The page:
3.1.2 Representations in collision avoidance
3.1.2.1 The literature on possible revisions to the collision regulations
3.1.2.2 The evidence of differences between individual watchkeeping officers
3.1.2.3 Work on collision avoidance advice systems
3.1.2.4 Undocumented considerations
3.1.3 Difficulty in collection of data
3.1.4 Difficulty in simulation

3.2 Dynamic control and machine learning
Figure 3.1: The pole and cart, or inverted pendulum
3.2.1 Fundamental ideas in dynamic control
3.2.2 The BOXES approach to pole-balancing
3.2.2.1 Chambers & Michie's ideas for cooperation
3.2.2.2 Recent work with the pole-and-cart system
3.2.3 Representation in machine learning generally
3.2.4 Commentary on relevance


4 The Simple Unstable Vehicle : a manual control task (overview of chapter)

4.0 The Simple Unstable Vehicle : a manual control task
4.1 Testing control rules for the SUV
4.1.1 Description of the operation of the test program
4.1.2 Results and discussion

4.2 Aims of the human control experiment

4.3 Method and results
4.3.1 The interface
4.3.2 Collection of data
4.3.3 Processing of data
4.3.3.1 Control as handlebar angle setting
4.3.3.2 Control as setting the rate of handlebar movement
4.3.4 Comparison with hand-written control rules

4.4 Discussion
4.4.1 Problems in the experimental design
4.4.2 Manual control as a hindrance
4.4.3 Implications for this study


5 Non-manual control task selection (overview of chapter)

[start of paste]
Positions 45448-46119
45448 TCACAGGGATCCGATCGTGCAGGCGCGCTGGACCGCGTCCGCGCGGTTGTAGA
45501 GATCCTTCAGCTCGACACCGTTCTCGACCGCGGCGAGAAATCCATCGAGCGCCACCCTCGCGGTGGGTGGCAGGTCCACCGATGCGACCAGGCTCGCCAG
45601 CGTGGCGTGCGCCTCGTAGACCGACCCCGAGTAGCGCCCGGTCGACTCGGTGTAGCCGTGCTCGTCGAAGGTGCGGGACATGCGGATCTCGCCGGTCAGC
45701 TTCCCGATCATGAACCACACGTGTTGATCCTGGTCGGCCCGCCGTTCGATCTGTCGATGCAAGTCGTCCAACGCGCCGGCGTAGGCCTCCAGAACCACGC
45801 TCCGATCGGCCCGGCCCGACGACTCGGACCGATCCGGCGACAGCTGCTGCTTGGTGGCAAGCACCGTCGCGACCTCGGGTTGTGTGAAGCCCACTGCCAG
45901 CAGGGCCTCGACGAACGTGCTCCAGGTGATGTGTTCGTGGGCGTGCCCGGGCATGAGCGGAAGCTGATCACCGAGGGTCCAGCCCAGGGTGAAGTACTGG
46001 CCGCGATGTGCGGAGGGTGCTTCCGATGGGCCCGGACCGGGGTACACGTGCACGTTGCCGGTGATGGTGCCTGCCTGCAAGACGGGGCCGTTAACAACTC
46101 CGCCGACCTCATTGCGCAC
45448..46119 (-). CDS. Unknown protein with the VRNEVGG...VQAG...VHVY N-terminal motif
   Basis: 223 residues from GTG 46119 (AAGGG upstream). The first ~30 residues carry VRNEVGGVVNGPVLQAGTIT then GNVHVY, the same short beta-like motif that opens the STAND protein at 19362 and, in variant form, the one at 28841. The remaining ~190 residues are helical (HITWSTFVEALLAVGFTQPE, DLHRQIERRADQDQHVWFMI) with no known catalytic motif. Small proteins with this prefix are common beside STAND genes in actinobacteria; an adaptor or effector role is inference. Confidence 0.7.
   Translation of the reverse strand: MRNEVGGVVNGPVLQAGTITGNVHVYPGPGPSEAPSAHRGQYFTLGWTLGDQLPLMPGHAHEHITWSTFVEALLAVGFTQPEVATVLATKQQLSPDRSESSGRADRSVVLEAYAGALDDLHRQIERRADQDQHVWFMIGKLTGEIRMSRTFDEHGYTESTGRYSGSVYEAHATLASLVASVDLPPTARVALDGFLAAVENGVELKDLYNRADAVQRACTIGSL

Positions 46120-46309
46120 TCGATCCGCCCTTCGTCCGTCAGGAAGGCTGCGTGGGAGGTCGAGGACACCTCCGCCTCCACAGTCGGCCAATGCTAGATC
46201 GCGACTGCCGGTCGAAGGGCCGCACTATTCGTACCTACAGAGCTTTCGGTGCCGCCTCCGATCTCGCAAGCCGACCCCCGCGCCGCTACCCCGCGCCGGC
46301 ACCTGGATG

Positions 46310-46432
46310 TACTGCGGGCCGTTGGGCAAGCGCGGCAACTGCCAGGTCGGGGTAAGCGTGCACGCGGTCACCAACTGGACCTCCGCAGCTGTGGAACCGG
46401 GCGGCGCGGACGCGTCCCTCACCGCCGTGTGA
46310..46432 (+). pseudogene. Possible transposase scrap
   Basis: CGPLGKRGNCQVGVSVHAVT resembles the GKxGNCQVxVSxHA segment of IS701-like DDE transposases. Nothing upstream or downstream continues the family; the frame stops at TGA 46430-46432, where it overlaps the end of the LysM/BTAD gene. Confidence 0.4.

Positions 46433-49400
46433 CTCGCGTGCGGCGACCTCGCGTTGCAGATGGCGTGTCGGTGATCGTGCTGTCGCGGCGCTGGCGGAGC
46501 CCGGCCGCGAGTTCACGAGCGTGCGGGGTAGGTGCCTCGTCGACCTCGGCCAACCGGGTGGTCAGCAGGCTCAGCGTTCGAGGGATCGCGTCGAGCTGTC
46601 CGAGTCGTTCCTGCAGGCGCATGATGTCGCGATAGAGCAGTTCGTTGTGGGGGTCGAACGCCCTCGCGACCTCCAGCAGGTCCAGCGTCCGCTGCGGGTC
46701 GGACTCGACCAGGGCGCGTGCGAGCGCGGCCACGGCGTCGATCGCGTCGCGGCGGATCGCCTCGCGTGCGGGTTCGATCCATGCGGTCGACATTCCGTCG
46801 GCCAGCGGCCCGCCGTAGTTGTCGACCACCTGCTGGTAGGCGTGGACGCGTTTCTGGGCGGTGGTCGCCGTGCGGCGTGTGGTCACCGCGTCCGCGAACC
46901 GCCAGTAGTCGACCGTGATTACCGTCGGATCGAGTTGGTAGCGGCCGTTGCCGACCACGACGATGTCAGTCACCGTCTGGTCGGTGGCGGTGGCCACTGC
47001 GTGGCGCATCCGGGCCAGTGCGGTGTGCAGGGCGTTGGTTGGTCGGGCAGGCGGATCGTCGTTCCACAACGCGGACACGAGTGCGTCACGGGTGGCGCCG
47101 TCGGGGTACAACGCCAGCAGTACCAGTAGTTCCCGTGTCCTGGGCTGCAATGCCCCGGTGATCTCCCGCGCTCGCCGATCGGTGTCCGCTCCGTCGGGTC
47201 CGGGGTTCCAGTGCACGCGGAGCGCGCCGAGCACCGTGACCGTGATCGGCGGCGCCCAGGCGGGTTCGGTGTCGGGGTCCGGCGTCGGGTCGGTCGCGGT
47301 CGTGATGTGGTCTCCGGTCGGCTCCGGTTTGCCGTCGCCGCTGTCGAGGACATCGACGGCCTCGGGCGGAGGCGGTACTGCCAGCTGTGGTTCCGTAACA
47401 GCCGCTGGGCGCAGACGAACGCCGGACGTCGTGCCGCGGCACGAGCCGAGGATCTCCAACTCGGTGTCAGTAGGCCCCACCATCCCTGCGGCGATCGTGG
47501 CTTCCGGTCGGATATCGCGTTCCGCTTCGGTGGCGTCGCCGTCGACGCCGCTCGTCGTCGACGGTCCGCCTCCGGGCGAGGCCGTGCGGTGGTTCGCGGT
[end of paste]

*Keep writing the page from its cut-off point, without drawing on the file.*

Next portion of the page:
5.1 Criteria of suitability for study
5.1.1 The level of complexity of the target system and task
5.1.2 Level of control
5.1.3 Independence from psycho-motor limits
5.1.4 Realism, task definition and feedback
5.1.5 Adaptability of the task and the interface
5.1.6 Logging
5.1.7 Obtainability

5.2 Choice of experimental system
Table 5.1: Comparing experimental options against criteria
5.2.1 A nautical simulator
5.2.2 STEAMER
5.2.3 A toy flight simulator
5.2.4 Other existing computer games
5.2.5 A nuclear power plant simulation
5.2.6 Another nautical task simulation
5.2.7 Decision, and implementation implications


6 The Sea-Searching Simulation task and first experiment (overview of chapter)

6.1 Aims

6.2 The design and implementation of the task and interface
6.2.1 General implementation details
6.2.2 Description of the task
6.2.2.1 The task scenario
6.2.2.2 The simulation of the objects in the task
6.2.3 Description of the interface
Figure 6.1: The interface in the first sea-searching experiment
6.2.3.1 Implementation of the interface
6.2.3.2 Logging data and replaying runs
6.2.4 Portability

6.3 Methods and results
6.3.1 Game organisation
6.3.2 Subjects
6.3.3 Data collection
6.3.4 Analysis
6.3.4.1 Analysis of the actions
6.3.4.2 Expanding the trace files
6.3.4.3 Effecting the action changes
6.3.4.4 Selection of the desired attributes
6.3.4.5 Evaluating representation primitives using rule induction
6.3.4.6 Evidence for development of rules, and representational effects

6.4 Further discussion
6.4.1 Uncertainty in scores
6.4.2 Types of action
6.4.3 Evaluating the information provided by an interface
6.4.4 Other difficulties with representation
6.4.5 Limited nature of interesting results
6.4.6 Need for further experiments